My husband and I felt taking “taxes” off our child’s earnings would help with that. For example, taxing money made from additional work around the house is fair. It’s a great opportunity to teach them about taxes. Explaining to them that everyone pays taxes and where these tax dollars go.

If you’re curious, we would “tax” our children and set it aside for them in an account. This is in no way to rip off our kid for a few cents of their hard-earned dollar. It is to teach them the value of earning money and that our society functions this way.

I wouldn’t “tax” allowances though. This is money they are getting just because they are my child. However, anything where they have to earn, through “work”, I would “tax”. Such as things beyond their normal household chores.

4. Charge them interest

I remember when I was a kid, I would ask my parents for an advance on my allowance. Sometimes I would ask if I could “borrow” money for something I really wanted. I think we all know when children “borrow” money they really mean just give them more money.

However, this is a perfect way to teach your child about interest from borrowed money. It will teach them about borrowing money from a credit card or money advances. This is will help them understand and manage borrowing larger sums such as financing a car or a mortgage.

If they ask to “borrow” money, make sure you make it clear that it is borrowed money. That this amount should be paid back. It might be taken out of their next “pay” when they do “work”. This will introduce to the concept like the price of borrowing money (like 10 cents or a percentage). It is also a great way to encourage them to wait and save to buy what it is they want.

Good money sense is important as a huge population of people in the world are living in debt. Many are living paycheck to paycheck and a large portion of that is due to debt from borrowed money.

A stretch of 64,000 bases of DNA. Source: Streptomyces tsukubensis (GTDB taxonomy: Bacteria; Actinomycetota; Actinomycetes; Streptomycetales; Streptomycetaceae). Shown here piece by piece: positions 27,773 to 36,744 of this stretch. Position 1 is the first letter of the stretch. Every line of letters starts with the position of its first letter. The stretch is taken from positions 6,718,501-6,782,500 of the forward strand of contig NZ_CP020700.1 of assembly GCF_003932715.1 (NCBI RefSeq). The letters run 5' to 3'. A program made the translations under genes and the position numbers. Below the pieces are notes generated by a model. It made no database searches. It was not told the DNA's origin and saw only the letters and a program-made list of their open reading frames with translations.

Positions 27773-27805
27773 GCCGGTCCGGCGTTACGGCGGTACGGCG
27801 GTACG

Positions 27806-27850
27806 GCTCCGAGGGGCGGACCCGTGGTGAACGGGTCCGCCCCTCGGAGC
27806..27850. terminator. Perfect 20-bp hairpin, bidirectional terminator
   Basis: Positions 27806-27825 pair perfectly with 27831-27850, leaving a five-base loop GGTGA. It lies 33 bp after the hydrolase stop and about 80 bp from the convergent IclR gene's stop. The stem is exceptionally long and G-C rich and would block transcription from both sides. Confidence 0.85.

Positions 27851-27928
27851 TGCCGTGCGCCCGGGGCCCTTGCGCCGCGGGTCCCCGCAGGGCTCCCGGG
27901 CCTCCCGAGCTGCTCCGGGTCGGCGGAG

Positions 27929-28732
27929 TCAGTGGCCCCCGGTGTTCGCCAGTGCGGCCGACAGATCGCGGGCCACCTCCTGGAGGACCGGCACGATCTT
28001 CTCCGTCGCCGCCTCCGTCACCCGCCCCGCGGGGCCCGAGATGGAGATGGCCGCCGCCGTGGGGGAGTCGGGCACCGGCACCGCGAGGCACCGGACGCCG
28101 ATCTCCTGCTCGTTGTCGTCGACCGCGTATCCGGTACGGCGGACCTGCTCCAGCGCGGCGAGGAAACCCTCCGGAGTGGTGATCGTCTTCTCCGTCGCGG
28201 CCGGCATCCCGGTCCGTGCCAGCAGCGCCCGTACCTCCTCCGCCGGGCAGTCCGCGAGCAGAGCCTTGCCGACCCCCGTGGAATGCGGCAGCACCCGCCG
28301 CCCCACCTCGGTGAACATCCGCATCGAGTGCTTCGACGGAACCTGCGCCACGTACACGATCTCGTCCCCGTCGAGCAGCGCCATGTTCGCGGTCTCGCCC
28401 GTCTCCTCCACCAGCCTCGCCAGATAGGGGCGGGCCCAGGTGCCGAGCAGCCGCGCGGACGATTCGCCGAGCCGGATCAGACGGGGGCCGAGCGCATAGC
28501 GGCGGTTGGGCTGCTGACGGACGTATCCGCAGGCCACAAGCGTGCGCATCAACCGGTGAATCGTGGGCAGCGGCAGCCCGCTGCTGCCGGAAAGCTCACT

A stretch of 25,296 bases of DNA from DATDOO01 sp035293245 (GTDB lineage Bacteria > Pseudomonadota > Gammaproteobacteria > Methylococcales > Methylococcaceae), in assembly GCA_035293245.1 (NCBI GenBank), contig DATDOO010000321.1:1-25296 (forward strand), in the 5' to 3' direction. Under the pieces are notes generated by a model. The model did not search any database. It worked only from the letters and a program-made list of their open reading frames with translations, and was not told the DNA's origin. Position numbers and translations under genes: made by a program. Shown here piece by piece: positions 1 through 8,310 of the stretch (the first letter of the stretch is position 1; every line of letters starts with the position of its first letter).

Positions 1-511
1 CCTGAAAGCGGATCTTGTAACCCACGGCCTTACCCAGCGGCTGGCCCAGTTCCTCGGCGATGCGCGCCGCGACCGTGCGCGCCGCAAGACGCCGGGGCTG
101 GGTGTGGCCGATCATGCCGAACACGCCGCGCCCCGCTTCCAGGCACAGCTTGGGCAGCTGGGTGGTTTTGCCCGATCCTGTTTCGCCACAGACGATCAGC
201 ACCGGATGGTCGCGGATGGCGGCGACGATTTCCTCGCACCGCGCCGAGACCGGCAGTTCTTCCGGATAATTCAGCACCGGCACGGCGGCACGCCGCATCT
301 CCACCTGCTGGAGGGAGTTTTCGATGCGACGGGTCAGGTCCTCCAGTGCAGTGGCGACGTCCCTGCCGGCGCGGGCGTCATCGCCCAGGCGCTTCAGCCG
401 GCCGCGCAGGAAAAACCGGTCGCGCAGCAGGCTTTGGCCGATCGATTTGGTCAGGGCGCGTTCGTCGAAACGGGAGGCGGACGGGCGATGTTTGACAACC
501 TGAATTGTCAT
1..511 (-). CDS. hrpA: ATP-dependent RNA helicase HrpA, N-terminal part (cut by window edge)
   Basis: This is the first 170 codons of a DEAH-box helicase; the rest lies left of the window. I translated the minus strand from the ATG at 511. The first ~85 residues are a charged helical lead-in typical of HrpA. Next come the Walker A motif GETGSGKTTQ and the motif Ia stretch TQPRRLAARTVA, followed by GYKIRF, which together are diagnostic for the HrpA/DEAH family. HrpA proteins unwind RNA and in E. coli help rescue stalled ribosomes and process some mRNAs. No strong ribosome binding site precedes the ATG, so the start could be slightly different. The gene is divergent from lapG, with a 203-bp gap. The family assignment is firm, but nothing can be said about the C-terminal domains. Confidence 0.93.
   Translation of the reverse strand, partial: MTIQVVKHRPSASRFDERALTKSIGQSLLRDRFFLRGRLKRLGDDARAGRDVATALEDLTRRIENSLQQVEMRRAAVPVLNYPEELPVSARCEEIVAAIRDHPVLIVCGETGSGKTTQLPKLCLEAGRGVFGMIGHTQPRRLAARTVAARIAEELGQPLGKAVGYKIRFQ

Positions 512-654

5. Charge your child rent

I know it sounds like I am asking you to take money from your kid. However, charging our children rent teaches them a valuable lesson about money and managing their money.

My mother in law told me that her father used to charge her rent. She was working and still living at home. It doesn’t have to be a lot. This teaches them that there are fixed expenses that need to be paid; these expenses have to consider before any other spending can be done.

So many young adults nowadays have a hard time managing their fixed, non-negotiable expenses. This can lead to borrowing money and starting their journey down having debt.

If the household needs the extra money, the rent is also a great way to help with that. However, what I loved about my mother in law’s situation was that her father actually saved all her rent money. When she was ready to move out and live on her own, he gave all the money back to help her get started. Charging your child rent teaches them a great lesson in managing their money. It can also be a means to help them in the future.

There you have it, 5 great ways to save money for your child’s future. It seems like we as parents are taking a lot of their money. However, our goal is to return all that money we take in as “tax”, “interest” and “rent”. All the while teaching them the basics of managing money, understanding taxes, and interest and expenses.

Teaching our children is the best way we can prepare them for life without us, which will come one day.